Learning Style Inventory
The two personality inventories that my cousin and I took part in measure the five factors that most psychologists use in studying the personality of the individual. However, each test was administered by a different group and found on a different website.
Both tests provide a set of questions that measure what are considered to be the five basic dimensions of one’s personality: extraversion, emotional stability, agreeableness, conscientiousness, and openness to experience.
Collectively, these dimensions are called the Big-5 dimensions.
The first test is found on the website http://test.personality-project.org/. According to the website, the personality survey had two main objectives. The first is, “to find out more about these five dimensions of personality.” The second objective is, “To take part in and further the use of the internet as a collaborative and data collection tool.” Furthermore, the questions in the test were taken from International Personality Item Pool. The descriptions of each of the basic dimension were derived from the work of John Johnson. The participant was asked to rate the phrases that describe people’s behavior depending on how accurate they describe him. In addition to measuring the big-5 dimensions, the test also included items about one’s musical preferences and cognitive ability. There were a total of 60 questions about the big-5 dimensions and an additional 26 about musical preference and cognitive ability.
Upon comparing my results of the test to that of my cousin, I found out that of the five dimensions measured, we differed significantly in only one dimension, extraversion. My cousin is considered to be more of an extravert than I am. In fact, he scored very high in the said dimension. On the other hand, out of 100, I only rated 34. He is considered to be highly sociable, energetic, and outgoing. My score, on the other hand, is seen as average. According to the description given, I am neither a loner nor a social butterfly. In other words, there are times I prefer to be around other people enjoying their company but there are also times that I prefer to be alone. For the dimension of agreeableness, we both were rated high, meaning, we both possess a strong interest in other people’s needs.
As both our reports said, “You are pleasant, sympathetic, and cooperative.” For conscientiousness, both my cousin and I scored high. This high score indicates that we set our goals and aim to achieve these goals. Likewise, we are both considered to be hard-working and reliable. With regards to the dimension of emotional stability, both of us scored high which indicates that we are calm and not easily rattled or stressed. Furthermore, it says that we remain unaffected by intense situations. For the last dimension, openness, both my cousin and I scored average. According to our reports, this meant that we are not purely conventional nor are completely radical. In other words, we enjoy certain traditional things but are somewhat open to venturing out to unfamiliar things as well.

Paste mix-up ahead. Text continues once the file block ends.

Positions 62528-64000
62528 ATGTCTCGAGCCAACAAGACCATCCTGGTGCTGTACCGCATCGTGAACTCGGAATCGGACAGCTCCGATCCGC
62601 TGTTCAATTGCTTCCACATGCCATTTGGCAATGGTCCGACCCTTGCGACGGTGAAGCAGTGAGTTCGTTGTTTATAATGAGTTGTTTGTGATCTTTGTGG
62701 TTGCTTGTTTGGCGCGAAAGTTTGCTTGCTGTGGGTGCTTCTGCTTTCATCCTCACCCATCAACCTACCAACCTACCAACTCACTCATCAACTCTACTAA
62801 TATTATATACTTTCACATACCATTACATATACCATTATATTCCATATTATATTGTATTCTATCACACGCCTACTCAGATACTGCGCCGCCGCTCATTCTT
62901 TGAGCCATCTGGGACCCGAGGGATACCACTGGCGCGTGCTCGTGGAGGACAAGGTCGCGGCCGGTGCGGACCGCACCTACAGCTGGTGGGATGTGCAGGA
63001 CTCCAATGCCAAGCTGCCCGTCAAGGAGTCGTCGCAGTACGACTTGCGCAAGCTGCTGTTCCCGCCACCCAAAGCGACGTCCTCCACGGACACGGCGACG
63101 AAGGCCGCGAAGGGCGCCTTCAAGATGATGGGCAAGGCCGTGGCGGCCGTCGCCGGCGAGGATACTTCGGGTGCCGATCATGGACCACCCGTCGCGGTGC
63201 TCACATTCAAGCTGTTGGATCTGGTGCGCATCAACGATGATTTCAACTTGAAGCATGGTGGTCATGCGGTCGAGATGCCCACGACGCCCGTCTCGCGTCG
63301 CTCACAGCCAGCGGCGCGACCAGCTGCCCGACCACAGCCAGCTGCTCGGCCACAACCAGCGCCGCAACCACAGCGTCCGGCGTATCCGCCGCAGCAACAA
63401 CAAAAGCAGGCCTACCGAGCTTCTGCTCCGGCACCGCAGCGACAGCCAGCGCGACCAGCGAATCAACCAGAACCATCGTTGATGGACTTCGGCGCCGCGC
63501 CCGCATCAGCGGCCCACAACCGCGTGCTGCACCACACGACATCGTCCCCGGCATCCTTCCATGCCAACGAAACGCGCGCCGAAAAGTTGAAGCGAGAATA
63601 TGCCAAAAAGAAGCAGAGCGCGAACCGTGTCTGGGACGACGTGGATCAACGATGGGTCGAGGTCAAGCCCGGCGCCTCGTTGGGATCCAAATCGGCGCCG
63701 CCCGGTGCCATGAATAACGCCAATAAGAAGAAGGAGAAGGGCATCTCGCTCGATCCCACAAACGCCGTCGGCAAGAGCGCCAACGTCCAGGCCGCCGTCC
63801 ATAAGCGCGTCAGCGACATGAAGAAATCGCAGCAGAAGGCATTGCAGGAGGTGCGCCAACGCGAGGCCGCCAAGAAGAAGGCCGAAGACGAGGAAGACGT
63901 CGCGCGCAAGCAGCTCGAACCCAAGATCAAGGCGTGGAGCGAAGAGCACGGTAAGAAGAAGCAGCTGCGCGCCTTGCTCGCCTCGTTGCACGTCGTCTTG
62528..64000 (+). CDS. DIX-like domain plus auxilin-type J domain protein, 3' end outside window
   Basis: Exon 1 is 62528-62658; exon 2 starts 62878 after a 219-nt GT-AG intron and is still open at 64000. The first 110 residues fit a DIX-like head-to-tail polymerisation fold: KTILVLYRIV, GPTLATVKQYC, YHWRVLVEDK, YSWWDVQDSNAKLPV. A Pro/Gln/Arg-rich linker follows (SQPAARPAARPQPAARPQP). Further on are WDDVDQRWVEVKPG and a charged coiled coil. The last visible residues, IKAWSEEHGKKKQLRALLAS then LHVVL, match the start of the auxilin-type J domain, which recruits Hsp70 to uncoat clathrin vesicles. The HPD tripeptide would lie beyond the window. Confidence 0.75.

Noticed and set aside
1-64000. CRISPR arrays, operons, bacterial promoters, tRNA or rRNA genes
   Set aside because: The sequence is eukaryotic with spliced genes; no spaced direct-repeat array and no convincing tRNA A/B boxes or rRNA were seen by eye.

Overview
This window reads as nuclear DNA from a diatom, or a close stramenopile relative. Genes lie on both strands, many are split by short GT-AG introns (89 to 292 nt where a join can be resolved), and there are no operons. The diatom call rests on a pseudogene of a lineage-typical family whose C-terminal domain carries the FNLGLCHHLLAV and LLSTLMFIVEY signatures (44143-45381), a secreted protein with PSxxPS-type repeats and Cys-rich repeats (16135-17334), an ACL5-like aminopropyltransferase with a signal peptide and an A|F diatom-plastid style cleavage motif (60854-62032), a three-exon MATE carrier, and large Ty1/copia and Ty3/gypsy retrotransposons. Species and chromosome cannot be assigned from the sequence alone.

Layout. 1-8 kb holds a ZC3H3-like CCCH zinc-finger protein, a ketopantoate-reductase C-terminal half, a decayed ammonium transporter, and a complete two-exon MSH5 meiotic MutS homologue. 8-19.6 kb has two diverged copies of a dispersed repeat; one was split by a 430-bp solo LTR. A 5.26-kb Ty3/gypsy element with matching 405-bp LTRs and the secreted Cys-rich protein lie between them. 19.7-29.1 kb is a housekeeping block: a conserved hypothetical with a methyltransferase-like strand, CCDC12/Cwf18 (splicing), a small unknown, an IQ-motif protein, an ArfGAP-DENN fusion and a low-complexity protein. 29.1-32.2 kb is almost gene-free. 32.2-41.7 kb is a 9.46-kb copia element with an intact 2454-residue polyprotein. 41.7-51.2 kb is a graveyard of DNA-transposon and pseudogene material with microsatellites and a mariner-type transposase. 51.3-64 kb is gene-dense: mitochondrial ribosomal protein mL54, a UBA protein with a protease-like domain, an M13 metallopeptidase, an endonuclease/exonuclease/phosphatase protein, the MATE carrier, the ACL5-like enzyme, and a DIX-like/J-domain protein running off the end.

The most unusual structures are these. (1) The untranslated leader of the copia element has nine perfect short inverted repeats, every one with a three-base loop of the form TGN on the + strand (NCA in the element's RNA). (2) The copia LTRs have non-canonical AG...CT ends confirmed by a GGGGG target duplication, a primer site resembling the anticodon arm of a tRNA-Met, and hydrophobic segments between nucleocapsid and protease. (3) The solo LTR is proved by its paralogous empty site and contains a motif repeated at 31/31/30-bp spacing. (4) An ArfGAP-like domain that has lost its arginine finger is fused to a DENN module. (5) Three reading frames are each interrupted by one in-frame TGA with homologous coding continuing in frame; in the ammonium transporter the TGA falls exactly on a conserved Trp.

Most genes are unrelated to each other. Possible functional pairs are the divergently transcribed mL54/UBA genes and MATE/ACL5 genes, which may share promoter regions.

The second personality inventory we took measure the same personality dimensions as the first. The test is available to anyone through the website: http://www.outofservice.com/bigfive/. There are a total of 48 items in the test. The participant is asked to rate their agreement with a given statement about themselves from a scale of 1 to 5 with 1 meaning complete disagreement and 5 meaning complete agreement. These items will see how the participant perceives himself to be like.
My results in this test did not differ much from the first test. The main difference was that in this test, I scored low in openness to experience. In this test, I found out that I am conventional. In the earlier test I was neither conventional nor the opposite. For the other dimensions, my scores were very similar to the first. Basically, the test told me that I am well-organized and reliable. Also, it said that I am neither reserved nor particularly social. Furthermore, my results indicated that I was considerate of the feelings of other people and that I remain calm even in tense situations.
On the other hand, the results of my cousin in this test remained consistent with his earlier test. As such, in this test, our differences lie in the dimensions of extraversion and openness. This test revealed that he was highly sociable and that was neither conventional nor complex. As for the dimensions of conscientiousness, agreeableness and emotional stability or neuroticism, our scores did not differ significantly indicating that we shared such personality traits.
I learned several things from taking the two tests. First, it was able to tell me certain things about my personality. I discovered that I should not consider my self as completely unsociable for I do have the capability to mingle and enjoy my time with other people. I have long seen myself as being a loner but the tests have shown me that I indeed have it in me to enjoy the company of other people. Secondly, taking the test made me realize that indeed people who are alike tend to stay together. I am very close to my cousin. With our results being very similar, I realized that it was because we were very much alike in certain areas. Finally, the tests gave me a glimpse as to who I am. Although I know that the results do not sum up who I really am, I am glad to gain even just a faint idea as to who I really am.
John, O (2003). The big-5 personality test. University of California, Berkeley. Retrieved 29 October 2007 from: http://www.outofservice.com/bigfive/.
Revelle, W. (n.d). Internet Personality Inventory Survey. Northwestern University. Retrieved 29 October 2007 from: http://test.personality-project.org/.